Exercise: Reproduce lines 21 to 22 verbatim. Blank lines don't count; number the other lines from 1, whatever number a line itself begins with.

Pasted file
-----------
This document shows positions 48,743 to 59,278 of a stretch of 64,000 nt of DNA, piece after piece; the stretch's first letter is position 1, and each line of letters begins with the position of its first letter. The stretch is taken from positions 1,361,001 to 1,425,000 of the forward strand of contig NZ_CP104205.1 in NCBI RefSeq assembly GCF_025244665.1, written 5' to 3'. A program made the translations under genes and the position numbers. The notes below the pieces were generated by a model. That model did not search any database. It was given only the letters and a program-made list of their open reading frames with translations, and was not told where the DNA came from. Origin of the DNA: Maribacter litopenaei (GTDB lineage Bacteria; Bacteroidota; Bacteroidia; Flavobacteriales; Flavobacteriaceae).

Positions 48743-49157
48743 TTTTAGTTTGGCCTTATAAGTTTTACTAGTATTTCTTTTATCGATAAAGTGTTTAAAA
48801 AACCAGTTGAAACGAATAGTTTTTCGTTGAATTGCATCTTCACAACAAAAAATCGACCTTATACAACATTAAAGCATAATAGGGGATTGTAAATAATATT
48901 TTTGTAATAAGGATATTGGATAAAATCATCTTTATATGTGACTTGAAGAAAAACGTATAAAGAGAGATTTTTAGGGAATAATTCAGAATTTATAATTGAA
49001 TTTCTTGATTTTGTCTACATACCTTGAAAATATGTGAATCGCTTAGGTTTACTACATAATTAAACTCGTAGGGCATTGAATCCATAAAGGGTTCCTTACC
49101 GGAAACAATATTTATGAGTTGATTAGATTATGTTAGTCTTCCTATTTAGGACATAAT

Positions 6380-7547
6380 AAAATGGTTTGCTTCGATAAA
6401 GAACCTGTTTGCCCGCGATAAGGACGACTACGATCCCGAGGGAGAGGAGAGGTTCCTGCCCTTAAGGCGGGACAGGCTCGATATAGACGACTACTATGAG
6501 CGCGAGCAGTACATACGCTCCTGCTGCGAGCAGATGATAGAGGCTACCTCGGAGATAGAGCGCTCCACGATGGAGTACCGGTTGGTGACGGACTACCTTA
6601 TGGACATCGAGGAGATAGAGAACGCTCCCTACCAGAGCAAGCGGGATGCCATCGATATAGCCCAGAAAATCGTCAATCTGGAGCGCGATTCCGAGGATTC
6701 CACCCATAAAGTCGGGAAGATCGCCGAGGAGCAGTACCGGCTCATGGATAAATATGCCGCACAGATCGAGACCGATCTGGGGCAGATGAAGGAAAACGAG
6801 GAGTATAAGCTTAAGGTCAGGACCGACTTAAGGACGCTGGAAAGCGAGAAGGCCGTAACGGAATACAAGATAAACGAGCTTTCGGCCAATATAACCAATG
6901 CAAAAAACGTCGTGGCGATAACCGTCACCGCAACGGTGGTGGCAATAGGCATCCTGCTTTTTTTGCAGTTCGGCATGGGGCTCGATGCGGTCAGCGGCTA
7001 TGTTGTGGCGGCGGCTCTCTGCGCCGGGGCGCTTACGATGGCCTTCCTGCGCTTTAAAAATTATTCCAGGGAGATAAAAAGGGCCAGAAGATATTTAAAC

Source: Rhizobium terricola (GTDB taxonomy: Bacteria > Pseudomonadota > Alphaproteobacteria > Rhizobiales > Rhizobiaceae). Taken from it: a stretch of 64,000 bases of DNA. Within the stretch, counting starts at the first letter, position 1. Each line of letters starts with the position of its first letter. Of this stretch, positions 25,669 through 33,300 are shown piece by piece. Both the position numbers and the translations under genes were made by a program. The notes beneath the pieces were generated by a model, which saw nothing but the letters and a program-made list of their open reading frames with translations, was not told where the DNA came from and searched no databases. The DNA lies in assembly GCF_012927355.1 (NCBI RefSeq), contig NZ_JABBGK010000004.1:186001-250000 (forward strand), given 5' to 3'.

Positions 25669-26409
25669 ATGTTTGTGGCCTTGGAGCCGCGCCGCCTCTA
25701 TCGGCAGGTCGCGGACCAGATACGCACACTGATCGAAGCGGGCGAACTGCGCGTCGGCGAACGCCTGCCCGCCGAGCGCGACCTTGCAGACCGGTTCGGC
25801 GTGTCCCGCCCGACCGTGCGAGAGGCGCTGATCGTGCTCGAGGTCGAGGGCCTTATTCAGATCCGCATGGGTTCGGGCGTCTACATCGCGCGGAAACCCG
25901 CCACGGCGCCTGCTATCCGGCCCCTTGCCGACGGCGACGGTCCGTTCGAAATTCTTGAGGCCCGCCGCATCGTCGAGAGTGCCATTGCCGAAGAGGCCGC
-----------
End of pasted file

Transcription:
25801 GTGTCCCGCCCGACCGTGCGAGAGGCGCTGATCGTGCTCGAGGTCGAGGGCCTTATTCAGATCCGCATGGGTTCGGGCGTCTACATCGCGCGGAAACCCG
25901 CCACGGCGCCTGCTATCCGGCCCCTTGCCGACGGCGACGGTCCGTTCGAAATTCTTGAGGCCCGCCGCATCGTCGAGAGTGCCATTGCCGAAGAGGCCGC